News | February 18, 2015

Grey’s Anatomy Performs the Heart Institute’s McGinn Technique

Show draws attention to minimally invasive alternative to traditional bypass surgery

MICS-CABG, Grey's Anatomy, Heart Institute, McGinn Technique

February 18, 2015 — Looking to “bypass the ordinary,” during last week’s episode titled: “The Bed's Too Big Without You,” the Grey’s Anatomy team at Seattle Grace Hospital was challenged with treating a radical tumor in the chest. After printing a 3-D model of the surgical area, Dr. Alex Karev commented that the best course of action to access the chest and successfully remove the mass would involve “the McGinn technique.”

What Dr. Karev didn’t explain is that the McGinn technique is a minimally invasive approach that gains access to the heart without a zipper incision and need for a heart-lung machine.

Also know as minimally invasive cardiac surgery/coronary artery bypass grafting (MICS CABG), the technique is an “off-pump,” continuously beating multivessel coronary artery bypass surgery pioneered by Joseph McGinn, M.D., at the Heart Institute.

“Even though this is a fictional scenario, the essence is that patients can do better with less invasive procedures like ours. Physicians can apply solutions in very dire situations with decreased surgical trauma,” McGinn explained. “A patient can only tolerate a certain amount of tissue damage during any procedure, so in the scenario that the show depicted, an approach that minimizes injury is a must.”

“Most of the bypass surgeries done in this country right now are done in a traditional way: The large incisions (7 inches) are created in the front of the breast bone (developed in the 1960s), where the heart is completely stopped, and then the bypasses are created. Our approach allows surgeons to work between the ribs (without breaking bone) through a 2-inch incision,” said McGinn.

 “There’s no question that this adds to the validity of our approach that not only are other physicians starting to use it, but it’s gotten out there that patients and lay people are looking for it too,” he added.

“Our clinical findings and published data is proving more and more the benefits of MICS CABG,” said McGinn. “People want less invasive, people don’t want a big old incision, and they don’t want their chest cracked open — that’s the reality of life, and we’ve been able to deliver that to our patients.”

For more information: www.theheartinstitute.com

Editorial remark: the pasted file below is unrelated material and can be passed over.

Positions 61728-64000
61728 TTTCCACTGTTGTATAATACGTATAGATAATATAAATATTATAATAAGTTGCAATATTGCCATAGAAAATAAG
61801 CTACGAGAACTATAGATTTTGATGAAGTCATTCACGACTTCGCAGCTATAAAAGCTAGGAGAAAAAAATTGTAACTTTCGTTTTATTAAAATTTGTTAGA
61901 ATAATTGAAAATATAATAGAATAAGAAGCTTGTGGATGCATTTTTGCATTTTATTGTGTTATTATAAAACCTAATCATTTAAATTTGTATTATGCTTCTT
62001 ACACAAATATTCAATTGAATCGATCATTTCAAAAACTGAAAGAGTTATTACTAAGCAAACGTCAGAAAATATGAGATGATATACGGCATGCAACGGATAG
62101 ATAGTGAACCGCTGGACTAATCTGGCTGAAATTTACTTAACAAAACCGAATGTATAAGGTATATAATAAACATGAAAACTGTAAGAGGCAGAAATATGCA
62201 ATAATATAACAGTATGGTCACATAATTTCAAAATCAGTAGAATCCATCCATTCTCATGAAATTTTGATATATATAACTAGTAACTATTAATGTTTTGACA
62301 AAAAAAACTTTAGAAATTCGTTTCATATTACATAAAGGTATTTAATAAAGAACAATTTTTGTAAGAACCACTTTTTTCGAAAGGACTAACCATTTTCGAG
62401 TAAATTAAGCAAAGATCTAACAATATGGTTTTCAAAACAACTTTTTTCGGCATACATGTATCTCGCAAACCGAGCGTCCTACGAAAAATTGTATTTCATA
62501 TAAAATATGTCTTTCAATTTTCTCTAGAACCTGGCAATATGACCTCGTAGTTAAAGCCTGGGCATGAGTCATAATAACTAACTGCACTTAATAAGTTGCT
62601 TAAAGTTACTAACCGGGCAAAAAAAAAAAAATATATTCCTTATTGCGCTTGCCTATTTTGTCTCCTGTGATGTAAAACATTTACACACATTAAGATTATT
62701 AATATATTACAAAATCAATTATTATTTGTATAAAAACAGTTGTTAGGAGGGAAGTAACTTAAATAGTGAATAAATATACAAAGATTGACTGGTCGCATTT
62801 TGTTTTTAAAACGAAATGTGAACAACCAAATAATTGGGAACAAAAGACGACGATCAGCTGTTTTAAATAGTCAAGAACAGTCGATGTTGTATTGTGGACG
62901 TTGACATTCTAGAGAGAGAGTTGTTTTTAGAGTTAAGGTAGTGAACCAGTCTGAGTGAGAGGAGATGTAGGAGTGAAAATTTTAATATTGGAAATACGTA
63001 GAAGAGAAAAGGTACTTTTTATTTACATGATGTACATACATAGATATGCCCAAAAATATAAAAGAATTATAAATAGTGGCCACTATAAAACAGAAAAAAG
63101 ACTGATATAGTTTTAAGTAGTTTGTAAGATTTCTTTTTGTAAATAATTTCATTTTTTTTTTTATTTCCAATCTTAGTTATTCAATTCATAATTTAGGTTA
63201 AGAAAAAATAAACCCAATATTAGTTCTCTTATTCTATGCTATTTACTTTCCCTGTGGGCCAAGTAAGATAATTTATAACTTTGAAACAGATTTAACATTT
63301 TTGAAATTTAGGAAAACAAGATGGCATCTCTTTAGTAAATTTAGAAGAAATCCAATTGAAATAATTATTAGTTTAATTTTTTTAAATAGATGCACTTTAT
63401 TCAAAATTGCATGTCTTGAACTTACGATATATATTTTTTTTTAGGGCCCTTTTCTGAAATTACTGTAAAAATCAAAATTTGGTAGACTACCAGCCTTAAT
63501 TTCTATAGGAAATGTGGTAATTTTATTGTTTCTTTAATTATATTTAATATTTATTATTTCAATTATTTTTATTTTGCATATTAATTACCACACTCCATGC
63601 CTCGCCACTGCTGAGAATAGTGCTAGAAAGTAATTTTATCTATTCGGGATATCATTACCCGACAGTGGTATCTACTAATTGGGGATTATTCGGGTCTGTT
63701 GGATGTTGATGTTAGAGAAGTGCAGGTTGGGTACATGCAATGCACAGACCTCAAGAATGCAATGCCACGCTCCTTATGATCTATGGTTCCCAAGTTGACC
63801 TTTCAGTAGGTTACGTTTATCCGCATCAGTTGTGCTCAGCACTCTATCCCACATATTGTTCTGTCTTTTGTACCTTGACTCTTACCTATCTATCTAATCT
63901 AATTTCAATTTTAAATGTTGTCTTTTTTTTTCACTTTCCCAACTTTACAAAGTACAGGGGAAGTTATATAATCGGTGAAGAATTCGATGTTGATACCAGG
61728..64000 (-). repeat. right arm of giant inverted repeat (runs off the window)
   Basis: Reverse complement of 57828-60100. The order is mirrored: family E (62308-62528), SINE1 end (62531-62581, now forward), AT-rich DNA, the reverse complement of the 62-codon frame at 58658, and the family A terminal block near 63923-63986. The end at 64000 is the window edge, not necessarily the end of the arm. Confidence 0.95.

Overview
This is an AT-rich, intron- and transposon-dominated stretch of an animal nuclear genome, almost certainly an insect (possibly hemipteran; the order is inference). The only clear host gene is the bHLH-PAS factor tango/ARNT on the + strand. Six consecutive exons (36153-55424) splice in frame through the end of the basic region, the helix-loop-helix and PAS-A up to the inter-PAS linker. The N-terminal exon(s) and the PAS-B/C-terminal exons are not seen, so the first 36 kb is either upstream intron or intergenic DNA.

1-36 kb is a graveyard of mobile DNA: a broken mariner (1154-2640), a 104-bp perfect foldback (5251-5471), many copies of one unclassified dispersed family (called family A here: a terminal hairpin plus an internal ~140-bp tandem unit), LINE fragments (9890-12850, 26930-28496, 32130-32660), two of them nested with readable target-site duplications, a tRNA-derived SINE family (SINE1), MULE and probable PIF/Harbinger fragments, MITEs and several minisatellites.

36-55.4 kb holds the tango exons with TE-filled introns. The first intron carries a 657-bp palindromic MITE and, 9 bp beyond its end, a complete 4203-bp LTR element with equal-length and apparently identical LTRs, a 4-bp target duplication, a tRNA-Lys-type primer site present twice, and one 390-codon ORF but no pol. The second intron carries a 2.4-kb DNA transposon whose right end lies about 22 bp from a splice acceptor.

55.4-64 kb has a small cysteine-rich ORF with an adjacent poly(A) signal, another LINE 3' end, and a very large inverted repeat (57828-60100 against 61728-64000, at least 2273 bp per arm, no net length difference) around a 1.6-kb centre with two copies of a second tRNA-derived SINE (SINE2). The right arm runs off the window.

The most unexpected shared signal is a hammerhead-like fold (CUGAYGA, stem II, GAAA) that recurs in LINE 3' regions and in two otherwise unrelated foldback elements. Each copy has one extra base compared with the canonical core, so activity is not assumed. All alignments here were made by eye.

Related Content

News | Cardiovascular Surgery

March 20, 2024 — PECA Labs, a medical device company reimagining the field of vascular grafts and valves with durable ...

Home March 20, 2024
Home
News | Cardiovascular Surgery

February 26, 2024 — Hackensack Meridian Jersey Shore University Medical Center and Hackensack University Medical Center ...

Home February 26, 2024
Home
Feature | Cardiovascular Surgery

The DAIC team has learned of the passing of Alain Cribier, MD, FACC, heralded as the man who pioneered the first ...

Home February 23, 2024
Home
News | Cardiovascular Surgery

January 29, 2024 — Despite national guidelines recommending surgical aortic valve replacement (SAVR) for patients under ...

Home January 29, 2024
Home
News | Cardiovascular Surgery

January 11, 2024 — Paragonix Technologies, a pioneer in organ transplant solutions, is proud to announce the publication ...

Home January 11, 2024
Home
News | Cardiovascular Surgery

December 20, 2023 — The Smidt Heart Institute at Cedars-Sinai has opened an Aortic Surveillance Clinic for the ...

Home December 20, 2023
Home
News | Cardiovascular Surgery

December 18, 2023 — The Department of Cardiovascular Surgery at The Mount Sinai Hospital has received the highest ...

Home December 18, 2023
Home
News | Cardiovascular Surgery

November 2, 2023 — The University of Maryland Medical Center (UMMC) released a statement on the passing of a patient ...

Home November 02, 2023
Home
News | Cardiovascular Surgery

October 25, 2023 — Edwards Lifesciences announced new data from the PARTNER 3 trial demonstrating continued low rates of ...

Home October 25, 2023
Home
News | Cardiovascular Surgery

October 18, 2023 — A study published in The Annals of Thoracic Surgery demonstrates outstanding long-term survival ...

Home October 18, 2023
Home
Subscribe Now